Andrea Aviles and Monica Morales in the short term simply want to do what they can to help eradicate the wretched polio disease.
Polio (poliomyelitis) reached epidemic status in the United States in the 1940s and 1950s but the U.S. was declared polio-free in 1979. Polio is an infectious disease caused by the poliovirus. In about 0.5 percent of cases there is muscle weakness resulting in an inability to move. This can occur over a few hours to a few days. The weakness most often involves the legs but may less commonly involve the muscles of the head, neck and diaphragm. Many but not all people fully recover. In those with muscle weakness about 2-5 percent of children and 15-30 percent of adults die. Another 25 percent of people have minor symptoms such as fever and a sore throat and up to 5 percent have headache, neck stiffness and pains in the arms and legs.
The two Sonoma State University students last week embarked on a weeklong trip to India to fight the disease. Aviles and Morales are representing the SSU Rotoract Club, which is an offshoot of Rotary International. For Aviles, this will be her seventh working trip with Rotoract, while it is the first for Morales.
“I was actually first interested because of the international service,” Aviles said. “We went to the Bahamas and there were a lot of service projects going on.”
One of the projects involved helping the women of the Bahamas use sewing machines as a resource to creating profits and becoming more self-sustainable. She also helped a school become more sustainable as well as taking part in the many cultural presentations of different countries Rotoract represents. Rotoract, like Rotary, is an international service group and Aviles said she met students from Iran, China, Germany and Peru.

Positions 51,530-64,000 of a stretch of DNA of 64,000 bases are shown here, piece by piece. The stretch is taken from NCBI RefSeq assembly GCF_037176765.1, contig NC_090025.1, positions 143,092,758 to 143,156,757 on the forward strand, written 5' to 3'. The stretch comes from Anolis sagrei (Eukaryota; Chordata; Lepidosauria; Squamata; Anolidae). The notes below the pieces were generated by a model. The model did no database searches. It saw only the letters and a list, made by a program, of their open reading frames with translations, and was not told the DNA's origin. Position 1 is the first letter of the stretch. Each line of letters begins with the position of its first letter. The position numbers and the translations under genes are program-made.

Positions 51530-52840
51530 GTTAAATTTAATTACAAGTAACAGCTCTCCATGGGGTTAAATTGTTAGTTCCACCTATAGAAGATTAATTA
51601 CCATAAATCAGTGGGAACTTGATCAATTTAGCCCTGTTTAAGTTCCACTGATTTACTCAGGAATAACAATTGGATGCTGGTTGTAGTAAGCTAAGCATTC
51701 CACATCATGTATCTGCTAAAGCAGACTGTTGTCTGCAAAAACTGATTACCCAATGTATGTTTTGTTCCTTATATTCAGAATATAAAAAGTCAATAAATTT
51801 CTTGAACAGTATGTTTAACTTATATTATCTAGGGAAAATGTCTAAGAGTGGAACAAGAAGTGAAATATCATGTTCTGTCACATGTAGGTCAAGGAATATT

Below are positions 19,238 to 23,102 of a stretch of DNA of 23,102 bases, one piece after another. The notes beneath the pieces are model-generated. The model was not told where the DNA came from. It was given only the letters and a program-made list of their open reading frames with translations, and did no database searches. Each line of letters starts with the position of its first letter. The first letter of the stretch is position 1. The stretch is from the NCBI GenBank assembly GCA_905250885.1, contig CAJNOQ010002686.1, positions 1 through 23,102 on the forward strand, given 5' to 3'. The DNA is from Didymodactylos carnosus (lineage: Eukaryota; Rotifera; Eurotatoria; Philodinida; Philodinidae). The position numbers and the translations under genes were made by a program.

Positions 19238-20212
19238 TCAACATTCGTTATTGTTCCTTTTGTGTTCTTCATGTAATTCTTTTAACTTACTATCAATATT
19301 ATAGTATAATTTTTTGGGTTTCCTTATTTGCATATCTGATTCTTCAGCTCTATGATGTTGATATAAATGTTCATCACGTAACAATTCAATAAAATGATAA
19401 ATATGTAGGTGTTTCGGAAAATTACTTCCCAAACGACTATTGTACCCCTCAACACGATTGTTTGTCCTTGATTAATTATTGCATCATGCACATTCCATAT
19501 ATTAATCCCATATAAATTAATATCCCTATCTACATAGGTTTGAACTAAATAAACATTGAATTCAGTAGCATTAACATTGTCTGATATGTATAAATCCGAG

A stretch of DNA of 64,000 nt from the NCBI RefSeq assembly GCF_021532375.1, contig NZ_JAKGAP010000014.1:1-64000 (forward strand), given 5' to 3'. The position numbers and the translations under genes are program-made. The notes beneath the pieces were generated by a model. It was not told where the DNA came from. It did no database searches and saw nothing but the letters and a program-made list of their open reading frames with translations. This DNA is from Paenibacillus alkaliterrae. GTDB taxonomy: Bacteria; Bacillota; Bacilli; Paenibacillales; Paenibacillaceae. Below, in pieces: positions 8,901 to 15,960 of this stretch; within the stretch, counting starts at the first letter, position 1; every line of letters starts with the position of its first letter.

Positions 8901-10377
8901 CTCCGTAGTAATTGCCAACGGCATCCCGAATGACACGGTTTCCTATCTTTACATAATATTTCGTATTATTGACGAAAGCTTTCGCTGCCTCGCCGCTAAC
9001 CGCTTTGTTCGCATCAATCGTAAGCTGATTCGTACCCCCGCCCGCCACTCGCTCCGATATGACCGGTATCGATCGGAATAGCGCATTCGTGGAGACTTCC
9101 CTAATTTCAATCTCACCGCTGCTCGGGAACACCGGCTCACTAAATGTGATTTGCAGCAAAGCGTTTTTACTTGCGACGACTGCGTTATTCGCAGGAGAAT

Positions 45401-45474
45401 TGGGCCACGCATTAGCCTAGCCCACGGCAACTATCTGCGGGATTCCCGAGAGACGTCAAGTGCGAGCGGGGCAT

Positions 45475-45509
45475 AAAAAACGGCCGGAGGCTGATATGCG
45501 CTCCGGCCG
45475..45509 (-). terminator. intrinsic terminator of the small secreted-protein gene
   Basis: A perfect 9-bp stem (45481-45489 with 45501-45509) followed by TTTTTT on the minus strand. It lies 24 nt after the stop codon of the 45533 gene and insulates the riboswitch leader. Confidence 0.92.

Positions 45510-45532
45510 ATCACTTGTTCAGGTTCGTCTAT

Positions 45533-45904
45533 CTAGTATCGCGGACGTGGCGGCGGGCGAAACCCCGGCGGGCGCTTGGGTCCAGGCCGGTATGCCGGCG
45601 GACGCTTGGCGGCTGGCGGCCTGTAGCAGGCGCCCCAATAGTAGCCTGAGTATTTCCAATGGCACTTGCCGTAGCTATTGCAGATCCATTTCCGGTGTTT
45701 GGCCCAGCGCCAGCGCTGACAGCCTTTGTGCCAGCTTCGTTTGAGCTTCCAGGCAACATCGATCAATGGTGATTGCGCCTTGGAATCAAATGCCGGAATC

“That project was an eye-opener to me and showed me what it means to be a Rotoractor and help the world,” Aviles said.
Morales, a sophomore, has been involved in Rotoract for just a half semester but said she already feels like she’s part of something bigger than herself.
“I would say the biggest reward for me so far is just being able to be with Rotary clubs and feel like a community and feel like so much support around you when you actually go out and do the projects,” she said. “It’s also being able to meet people from other backgrounds I would never have been able to meet. And if I can help just one person, that’s good.”
Aviles and Morales are both Hispanic and harbored some doubts about leaving the country because of the United States’ increased enforcement of immigration laws. But if there are concerns, they both hide them well.
“Some of my friends started saying things like, ‘what if you can’t come back into the country? I’ll just leave it in God’s hands and whatever happens just happens,” Morales said.
Aviles said, “My dad was a little worried, but I think my mom’s just mainly concerned about me experiencing culture shock.”
Aviles is a Political Science major and is working on a minor in German. Morales’ major is biochemistry, with a minor in early childhood studies. Morales said she’s the first person on either side of her family to go to college.